In order to use the compression library Snappy for your Redis cache you can run the following commands:

$ bin/magento setup:config:set --cache-backend-redis-compression-lib=snappy
$ # If you use Magento's builtin page cache with Redis
$ bin/magento setup:config:set --page-cache-redis-compression-lib=snappy

Configure Magento 2 to Use Redis as the Session Store

You can use Redis for storing sessions too!

Hypernodes bigger than a Grow plan, often have enough memory to store the session data in Redis. This way sessions are stored in-memory, making the shop faster and use less IO than when using MySQL or files as session store.

Configure Magento 2 to Store Sessions in Redis

As Magento 2 is fully supporting Redis, there is no need to install additional extensions to configure Redis. All you need to do is extend your app/etc/env.php and flush your cache.

To enable session storage in Redis, run the following command:

$ cd /data/web/magento2
$ bin/magento setup:config:set \
    --session-save=redis \
    --session-save-redis-host=redismaster \

Now flush your cache:

$ rm -rf /data/web/magento2/var/cache/*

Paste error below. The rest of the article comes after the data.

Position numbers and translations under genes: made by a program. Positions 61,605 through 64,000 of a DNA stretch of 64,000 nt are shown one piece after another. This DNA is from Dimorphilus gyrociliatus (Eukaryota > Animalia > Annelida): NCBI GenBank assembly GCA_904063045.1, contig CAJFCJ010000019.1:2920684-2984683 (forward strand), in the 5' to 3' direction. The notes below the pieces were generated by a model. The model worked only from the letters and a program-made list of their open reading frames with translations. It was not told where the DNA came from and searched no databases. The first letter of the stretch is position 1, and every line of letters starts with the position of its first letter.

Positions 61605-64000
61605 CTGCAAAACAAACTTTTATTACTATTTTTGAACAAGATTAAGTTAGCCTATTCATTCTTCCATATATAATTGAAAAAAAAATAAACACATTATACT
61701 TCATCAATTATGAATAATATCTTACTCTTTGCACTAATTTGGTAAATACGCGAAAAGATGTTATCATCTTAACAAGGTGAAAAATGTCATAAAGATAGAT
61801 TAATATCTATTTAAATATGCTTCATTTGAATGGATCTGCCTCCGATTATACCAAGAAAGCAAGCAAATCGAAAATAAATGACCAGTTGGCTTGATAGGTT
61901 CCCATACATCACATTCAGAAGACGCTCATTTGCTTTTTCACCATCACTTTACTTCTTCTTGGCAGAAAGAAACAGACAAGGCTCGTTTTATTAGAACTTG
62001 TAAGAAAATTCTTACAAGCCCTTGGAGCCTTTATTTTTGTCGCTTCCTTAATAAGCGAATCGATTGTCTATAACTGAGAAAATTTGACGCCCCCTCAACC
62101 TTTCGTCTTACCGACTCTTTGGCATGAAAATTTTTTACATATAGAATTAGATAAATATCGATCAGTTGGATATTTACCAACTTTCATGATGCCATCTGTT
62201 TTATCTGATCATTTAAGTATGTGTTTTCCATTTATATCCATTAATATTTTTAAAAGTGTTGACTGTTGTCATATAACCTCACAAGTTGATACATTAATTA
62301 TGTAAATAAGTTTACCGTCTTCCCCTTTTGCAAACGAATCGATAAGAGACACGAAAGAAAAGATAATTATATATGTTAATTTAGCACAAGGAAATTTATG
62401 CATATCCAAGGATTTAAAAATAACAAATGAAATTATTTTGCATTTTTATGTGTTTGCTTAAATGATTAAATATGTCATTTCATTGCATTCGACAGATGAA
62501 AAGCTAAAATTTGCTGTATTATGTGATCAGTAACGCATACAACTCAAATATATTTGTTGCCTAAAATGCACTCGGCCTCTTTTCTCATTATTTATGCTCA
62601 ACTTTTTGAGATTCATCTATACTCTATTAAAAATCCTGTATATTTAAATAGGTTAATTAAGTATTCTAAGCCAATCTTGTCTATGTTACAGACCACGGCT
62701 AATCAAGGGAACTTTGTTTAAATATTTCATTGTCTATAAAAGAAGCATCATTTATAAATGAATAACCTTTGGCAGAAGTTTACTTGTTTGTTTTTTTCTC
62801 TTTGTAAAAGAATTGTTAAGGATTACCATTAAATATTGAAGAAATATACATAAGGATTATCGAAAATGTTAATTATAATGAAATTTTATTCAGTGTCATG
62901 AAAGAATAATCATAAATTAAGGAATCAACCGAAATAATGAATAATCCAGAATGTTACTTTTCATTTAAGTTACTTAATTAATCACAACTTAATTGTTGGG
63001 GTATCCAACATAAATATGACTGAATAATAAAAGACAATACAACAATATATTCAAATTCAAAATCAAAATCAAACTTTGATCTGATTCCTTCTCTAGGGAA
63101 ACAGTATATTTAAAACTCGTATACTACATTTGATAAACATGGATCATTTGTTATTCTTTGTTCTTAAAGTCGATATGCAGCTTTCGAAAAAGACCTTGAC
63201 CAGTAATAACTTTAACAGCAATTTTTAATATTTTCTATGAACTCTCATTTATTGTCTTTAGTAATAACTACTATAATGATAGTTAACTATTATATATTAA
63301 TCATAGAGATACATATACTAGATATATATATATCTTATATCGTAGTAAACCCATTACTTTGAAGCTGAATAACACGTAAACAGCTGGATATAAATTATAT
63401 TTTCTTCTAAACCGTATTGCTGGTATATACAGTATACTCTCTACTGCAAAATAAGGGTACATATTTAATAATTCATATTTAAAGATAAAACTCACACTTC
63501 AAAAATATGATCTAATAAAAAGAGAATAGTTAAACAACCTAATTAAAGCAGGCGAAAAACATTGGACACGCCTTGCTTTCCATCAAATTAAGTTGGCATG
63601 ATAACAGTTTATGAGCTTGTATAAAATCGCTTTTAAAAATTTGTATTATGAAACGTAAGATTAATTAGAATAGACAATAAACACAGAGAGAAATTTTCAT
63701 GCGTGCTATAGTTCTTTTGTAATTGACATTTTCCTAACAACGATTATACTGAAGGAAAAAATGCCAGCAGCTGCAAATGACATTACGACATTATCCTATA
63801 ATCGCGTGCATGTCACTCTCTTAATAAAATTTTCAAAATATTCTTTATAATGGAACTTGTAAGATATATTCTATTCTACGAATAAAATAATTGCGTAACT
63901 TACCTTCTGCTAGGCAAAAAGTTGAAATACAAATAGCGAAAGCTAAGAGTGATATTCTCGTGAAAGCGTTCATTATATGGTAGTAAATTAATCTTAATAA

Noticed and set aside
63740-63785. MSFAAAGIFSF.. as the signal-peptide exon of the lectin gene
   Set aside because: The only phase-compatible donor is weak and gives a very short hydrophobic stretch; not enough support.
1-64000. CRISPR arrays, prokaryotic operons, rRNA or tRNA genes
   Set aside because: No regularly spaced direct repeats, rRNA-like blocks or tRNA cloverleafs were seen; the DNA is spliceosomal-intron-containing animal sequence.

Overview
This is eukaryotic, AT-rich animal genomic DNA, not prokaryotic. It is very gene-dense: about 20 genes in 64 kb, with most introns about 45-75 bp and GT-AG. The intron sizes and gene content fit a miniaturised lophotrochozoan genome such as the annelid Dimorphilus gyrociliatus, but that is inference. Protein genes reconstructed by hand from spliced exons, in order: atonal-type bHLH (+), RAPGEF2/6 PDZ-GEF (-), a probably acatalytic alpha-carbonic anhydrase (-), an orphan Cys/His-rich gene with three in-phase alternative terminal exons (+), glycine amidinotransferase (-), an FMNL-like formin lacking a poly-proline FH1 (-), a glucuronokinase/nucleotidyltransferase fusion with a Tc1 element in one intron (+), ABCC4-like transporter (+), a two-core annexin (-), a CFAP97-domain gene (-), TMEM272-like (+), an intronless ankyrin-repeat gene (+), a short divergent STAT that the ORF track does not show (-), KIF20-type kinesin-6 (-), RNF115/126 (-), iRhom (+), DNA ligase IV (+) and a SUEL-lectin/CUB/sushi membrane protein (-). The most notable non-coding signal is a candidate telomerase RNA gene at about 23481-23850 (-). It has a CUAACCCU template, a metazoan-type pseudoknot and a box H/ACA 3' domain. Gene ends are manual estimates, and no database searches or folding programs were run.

$ redis-cli flushall

Enable Second Redis Instance for Sessions

We have made is possible to enable a second Redis instance more tailored for saving session data (more information can be found in our changelog).

To enable the second Redis instance for sessions you run the command: hypernode-systemctl settings redis_persistent_instance True

After enabling the second Redis instance you need to change the configured Redis session port value to 6378 instead of the default 6379 and the database to 0, since we’re using a separate Redis instance now:

$ cd /data/web/magento2
$ bin/magento setup:config:set \
    --session-save-redis-port=6378 \

Furthermore you need to add the following line to your crontab:

* * * * * redis-cli -p 6378 bgsave

Test Whether Your Sessions Are Stored in Redis

To verify whether your configuration is working properly, first clear your session store:

$ rm /data/web/public/var/sessions/*